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Long Island Stations - NY&Q Waiting Room

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Long Island Stations & Structures

by Paul S. Luchter

Photo by Paul S. Luchter


  New York and Queens County Railway Waiting Room

This is known as the New York and Queens County Railway Waiting Room.  This twin towered structure was the at the corner of the large NY&Q Co trolley barns. It is on the SE corner of Woodside Avenue and Northern Boulevard (to the right of photo) in Queens, NY.

When this was built in 1896, Woodside Avenue was the border of Long Island City and the New York and Queens County Ry. was at the height of its glory, having just bought the pioneering Steinway System, and soon planning to expand far into what would become Nassau County. Trolleys were serviced at this facility going to Flushing, College Point, Maspeth, Jamaica, and Long Island City.

Northern Boulevard opened in 1862 as the Hunterís Point, Newtown and Flushing Turnpike Road Co.; as a turnpike it lasted until 1871. Long Island City was formed in 1870, as 6 western hamlets of the village of Newtown seceded to form the city: Hunterís Point, Ravenswood, Dutch Kills, Astoria, Bowery Bay and Steinway (Blissville is in Dutch Kills area). The sheet-music publisher, Benjamin W. Hitchcock, developed Woodside as a residential area in 1867.

The last trolleys that passed this point were in 1939, it was a truck/express building afterwards. In 1986, it was demolished for a shopping center, but a human ring protected this corner structure from destruction and it became a Pizza Hut and gave the name to the shopping area.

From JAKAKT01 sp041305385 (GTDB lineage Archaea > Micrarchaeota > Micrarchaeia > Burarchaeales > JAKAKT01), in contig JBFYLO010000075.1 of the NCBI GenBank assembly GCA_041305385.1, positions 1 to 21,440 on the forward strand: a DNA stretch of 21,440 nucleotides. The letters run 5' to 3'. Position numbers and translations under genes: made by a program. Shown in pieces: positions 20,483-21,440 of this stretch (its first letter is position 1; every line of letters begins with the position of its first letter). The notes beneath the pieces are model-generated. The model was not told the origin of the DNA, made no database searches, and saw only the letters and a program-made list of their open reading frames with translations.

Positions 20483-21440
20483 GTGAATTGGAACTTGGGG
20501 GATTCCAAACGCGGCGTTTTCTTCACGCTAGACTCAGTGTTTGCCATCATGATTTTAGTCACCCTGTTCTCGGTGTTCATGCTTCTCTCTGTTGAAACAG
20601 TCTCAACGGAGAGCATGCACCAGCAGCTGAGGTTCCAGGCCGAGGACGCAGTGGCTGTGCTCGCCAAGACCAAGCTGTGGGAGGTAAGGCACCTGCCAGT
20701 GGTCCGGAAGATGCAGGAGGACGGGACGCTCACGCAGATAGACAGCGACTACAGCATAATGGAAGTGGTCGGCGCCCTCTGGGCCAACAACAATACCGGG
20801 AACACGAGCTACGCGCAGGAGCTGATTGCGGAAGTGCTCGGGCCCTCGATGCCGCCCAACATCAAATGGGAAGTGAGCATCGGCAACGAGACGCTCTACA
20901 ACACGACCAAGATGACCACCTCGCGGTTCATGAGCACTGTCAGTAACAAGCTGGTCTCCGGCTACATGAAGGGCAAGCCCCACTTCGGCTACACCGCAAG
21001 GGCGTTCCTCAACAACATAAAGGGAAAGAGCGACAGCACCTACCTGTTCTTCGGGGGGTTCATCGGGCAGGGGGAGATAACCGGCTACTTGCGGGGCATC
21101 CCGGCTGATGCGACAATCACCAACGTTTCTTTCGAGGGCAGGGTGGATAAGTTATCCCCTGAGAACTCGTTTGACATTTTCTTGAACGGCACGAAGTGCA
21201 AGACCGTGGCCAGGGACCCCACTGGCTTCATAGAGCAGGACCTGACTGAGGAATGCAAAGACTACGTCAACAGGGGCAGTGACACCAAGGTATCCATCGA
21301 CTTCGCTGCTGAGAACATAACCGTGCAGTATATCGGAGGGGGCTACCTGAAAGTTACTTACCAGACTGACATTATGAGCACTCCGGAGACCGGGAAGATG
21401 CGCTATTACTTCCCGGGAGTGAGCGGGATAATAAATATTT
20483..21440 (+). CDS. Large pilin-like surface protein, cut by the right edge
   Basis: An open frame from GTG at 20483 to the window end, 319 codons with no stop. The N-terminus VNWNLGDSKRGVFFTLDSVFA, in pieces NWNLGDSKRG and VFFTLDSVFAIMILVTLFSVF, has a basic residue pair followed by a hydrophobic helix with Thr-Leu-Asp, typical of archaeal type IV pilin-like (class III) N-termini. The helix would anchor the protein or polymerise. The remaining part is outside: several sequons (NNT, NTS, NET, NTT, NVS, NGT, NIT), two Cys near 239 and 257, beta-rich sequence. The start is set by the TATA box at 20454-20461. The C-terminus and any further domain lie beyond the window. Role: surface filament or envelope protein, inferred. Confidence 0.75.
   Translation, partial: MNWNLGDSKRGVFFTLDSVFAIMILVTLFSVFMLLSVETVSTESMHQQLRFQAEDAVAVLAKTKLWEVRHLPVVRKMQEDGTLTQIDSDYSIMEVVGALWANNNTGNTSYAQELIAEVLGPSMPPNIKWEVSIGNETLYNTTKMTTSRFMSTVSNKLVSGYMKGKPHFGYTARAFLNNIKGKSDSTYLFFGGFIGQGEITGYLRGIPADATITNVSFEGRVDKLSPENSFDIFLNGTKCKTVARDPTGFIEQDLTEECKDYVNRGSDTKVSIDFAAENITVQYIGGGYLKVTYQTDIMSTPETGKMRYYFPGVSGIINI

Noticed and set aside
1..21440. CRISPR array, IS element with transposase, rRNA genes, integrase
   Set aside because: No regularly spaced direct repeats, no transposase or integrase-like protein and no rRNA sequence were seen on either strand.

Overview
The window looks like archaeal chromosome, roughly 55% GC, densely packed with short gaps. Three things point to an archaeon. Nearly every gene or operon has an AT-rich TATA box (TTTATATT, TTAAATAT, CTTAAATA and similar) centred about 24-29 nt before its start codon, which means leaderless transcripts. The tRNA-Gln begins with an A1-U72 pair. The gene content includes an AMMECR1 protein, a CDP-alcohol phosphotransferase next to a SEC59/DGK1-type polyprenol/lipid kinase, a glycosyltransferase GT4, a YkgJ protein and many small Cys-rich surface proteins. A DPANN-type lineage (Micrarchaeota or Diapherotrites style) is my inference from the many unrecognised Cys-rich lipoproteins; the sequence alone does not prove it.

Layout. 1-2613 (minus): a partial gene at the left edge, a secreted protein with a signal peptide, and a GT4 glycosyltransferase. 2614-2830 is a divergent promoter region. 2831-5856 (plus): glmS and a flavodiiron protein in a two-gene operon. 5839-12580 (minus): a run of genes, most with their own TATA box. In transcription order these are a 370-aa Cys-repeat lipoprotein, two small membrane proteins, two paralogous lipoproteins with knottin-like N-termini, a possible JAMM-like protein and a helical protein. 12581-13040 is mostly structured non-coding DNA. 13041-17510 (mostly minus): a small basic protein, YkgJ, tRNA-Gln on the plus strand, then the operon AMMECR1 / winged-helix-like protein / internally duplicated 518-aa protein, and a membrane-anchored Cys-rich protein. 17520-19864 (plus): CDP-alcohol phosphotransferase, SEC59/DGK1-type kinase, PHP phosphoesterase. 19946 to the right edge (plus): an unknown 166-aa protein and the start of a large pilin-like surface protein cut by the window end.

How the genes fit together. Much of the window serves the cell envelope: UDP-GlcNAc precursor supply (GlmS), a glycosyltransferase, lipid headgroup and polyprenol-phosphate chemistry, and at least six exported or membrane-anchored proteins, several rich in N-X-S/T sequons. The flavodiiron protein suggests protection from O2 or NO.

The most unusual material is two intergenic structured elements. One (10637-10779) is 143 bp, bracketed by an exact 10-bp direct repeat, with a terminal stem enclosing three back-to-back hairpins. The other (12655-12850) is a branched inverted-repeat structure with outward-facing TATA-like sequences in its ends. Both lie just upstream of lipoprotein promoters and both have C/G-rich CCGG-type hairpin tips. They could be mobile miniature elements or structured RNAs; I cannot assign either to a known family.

The streetcars of the area (as horsecars) began as parts of two systems, that of Pat Gleason (the first mayor of LIC), and of William Steinway, the piano manufacturer. In 1870 Steinway moved his piano company to the area; in 1881 he built his own settlement for workers near Bowery Bay (unlike Pullman, this was not a closed area, it was open to anyone who wanted to live there and his workers could choose to live elsewhere.)

Steinway was an innovator, not only were his pianos considered possibly the best in the world, but he built his own power plant (today still there and operating as the Con Ed Ravenswood plant in north Astoria). Interestingly, this power plant eventually eliminated most of the old mansions in Ravenswood. Ravenswood was the first "Gold Coast" of Long Island, begun by the Roach brothers in 1848 - to the west today there are still magnificent views- also for railfans, the magnificent Hells Gate Bridge bisects this park high above.

Steinway had an agreement with Daimler-Benz Motor Co. to build diesel horseless carriages in Long Island City. It is one of the earliest auto factories in the US (circa 1896 - it survived until around World War One), and among other things basically invented the modern transit system, color coding and designating his various lines for easy identification by waiting riders. (White, for instance, was the color for Flushing Ave. traction cars, yellow for the second line to Flushing, etc.)

Steinwayís first lines included the Astoria and Hunterís Point RR and the Steinway Avenue and Bowery Bay RR. Eventually he bought most of Gleasonís lines and in 1892 consolidated them together as the Steinway System, electrifying in 1893. The Broadway and Bowery Bay RR (blt. 1883) was earlier bought by the Steinway and Hunterís Point.